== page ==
2. The system of claim 1, wherein a report comprises results of a quantitative comparison of job usage.
3. The system of claim 1, wherein a report comprises results of a quantitative comparison of job delay.
4. The system of claim 1, wherein the quantitative comparison compares a mean or peak waiting time for a job at a storage resource to an average service time.
5. The system of claim 1, wherein the quantitative comparison compares the arrival and queuing of jobs at different storage resources and wherein the arrival and queuing is modeled using an M/M/1 model.
6. The system of claim 1, wherein the quantitative comparison compares a number of jobs at different storage resources with a number of storage resources.
7. A method for performing data storage operations that transfer data from a source to a destination in a hierarchical storage system, the method comprising:
- transferring, to a global manager server in the hierarchical storage system, reports related to performance of multiple data storage operations in storage operation cells; wherein the global manager server includes at least one processor, wherein the multiple data storage operations are controlled by two or more storage managers, each of which is subordinate to the global manager server, wherein each of the two or more storage managers controls data storage operations in accordance with an applicable filter or rule in their respective storage operation cells and communicate information related to the data storage operations of their respective storage operation cells to the global manager server, and wherein each of the two or more storage managers controls one or more media agents that are configured to migrate a primary copy of data produced at a client computer in the respective storage operation cell to a destination location in order to create a secondary copy of the data in a secondary storage during a data storage operation, wherein each of the two or more storage managers tracks and stores information associated with where the secondary copy is stored in the secondary storage;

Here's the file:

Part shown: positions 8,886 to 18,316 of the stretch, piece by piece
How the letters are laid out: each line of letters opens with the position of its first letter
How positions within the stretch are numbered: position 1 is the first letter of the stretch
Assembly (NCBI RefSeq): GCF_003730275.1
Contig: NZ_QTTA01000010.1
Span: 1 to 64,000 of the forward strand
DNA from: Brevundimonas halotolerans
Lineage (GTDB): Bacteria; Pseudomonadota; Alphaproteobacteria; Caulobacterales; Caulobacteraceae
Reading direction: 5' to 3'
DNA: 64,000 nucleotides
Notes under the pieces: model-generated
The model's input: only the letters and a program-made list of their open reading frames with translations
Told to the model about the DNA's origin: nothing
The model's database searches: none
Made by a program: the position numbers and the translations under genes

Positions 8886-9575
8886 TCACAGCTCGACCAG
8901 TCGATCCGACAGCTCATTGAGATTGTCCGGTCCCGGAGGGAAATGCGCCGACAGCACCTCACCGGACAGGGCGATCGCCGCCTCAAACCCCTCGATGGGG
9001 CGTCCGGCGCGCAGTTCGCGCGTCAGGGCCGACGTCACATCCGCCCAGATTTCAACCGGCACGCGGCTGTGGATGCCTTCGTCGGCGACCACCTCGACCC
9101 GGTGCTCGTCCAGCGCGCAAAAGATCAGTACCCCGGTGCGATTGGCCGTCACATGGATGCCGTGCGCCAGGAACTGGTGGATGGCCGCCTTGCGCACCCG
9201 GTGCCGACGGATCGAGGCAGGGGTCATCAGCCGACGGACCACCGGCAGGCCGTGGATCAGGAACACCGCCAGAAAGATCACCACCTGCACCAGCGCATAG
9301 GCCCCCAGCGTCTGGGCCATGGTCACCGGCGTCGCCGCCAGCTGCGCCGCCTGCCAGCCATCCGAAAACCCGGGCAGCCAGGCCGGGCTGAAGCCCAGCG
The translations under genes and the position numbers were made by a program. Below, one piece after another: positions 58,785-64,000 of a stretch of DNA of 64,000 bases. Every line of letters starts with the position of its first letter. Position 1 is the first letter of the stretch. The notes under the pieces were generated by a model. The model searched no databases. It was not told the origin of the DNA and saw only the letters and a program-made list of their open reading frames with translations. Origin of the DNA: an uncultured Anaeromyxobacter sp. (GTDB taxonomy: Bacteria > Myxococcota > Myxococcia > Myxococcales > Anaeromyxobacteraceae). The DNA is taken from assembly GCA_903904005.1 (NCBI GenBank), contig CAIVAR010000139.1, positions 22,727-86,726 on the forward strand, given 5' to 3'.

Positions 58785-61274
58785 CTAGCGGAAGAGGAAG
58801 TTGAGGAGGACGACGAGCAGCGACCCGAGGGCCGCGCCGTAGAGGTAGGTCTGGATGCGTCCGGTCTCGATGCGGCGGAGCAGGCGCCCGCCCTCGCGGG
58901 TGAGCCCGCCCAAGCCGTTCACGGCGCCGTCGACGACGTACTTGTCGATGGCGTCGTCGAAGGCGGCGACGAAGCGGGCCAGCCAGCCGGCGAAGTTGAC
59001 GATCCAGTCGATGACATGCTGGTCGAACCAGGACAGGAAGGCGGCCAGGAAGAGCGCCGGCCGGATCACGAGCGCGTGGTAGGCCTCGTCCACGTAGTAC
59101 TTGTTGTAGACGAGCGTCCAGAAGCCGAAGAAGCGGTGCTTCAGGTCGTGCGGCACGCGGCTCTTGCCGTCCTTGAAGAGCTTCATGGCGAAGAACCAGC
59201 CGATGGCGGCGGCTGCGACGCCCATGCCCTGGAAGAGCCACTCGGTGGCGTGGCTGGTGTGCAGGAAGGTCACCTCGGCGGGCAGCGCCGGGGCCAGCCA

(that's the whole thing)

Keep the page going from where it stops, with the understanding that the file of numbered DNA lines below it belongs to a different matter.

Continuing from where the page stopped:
- performing a quantitative comparison of performances of different data storage operations controlled by the two or more storage managers;
- determining the filter or rule, wherein the filter or rule modifies active conveyance of data from client computers during data storage operations based in part on the determined filter or rule;
- determining a set of all storage operation cells in the system to which to apply the determined filter or rule; and
- applying or providing the determined filter or rule to the set of all storage operation cells;
- wherein the determined filter or rule includes transferring a waiting storage operation from a given cell to another cell when the global manager server determines that the waiting storage operation will not complete within a given time.
8. The method of claim 7, wherein a report comprises results of a quantitative comparison of job usage.
9. The method of claim 7, wherein a report comprises results of a quantitative comparison of job delay.
10. The method of claim 7, wherein the quantitative comparison compares a mean or peak waiting time for a job at a storage resource to an average service time.
11. The method of claim 7, wherein the quantitative comparison compares the arrival and queuing of jobs at different storage resources and wherein the arrival and queuing is modeled using an M/M/1 model.
12. The method of claim 7, wherein the quantitative comparison compares a number of jobs at a storage resource with a number of storage resources.
13. A non-transitory computer-readable medium storing instructions that, when executed by at least one data processing device, performs a method of adjusting the conveyance of data from a source to a destination in a hierarchical data storage system, the method comprising: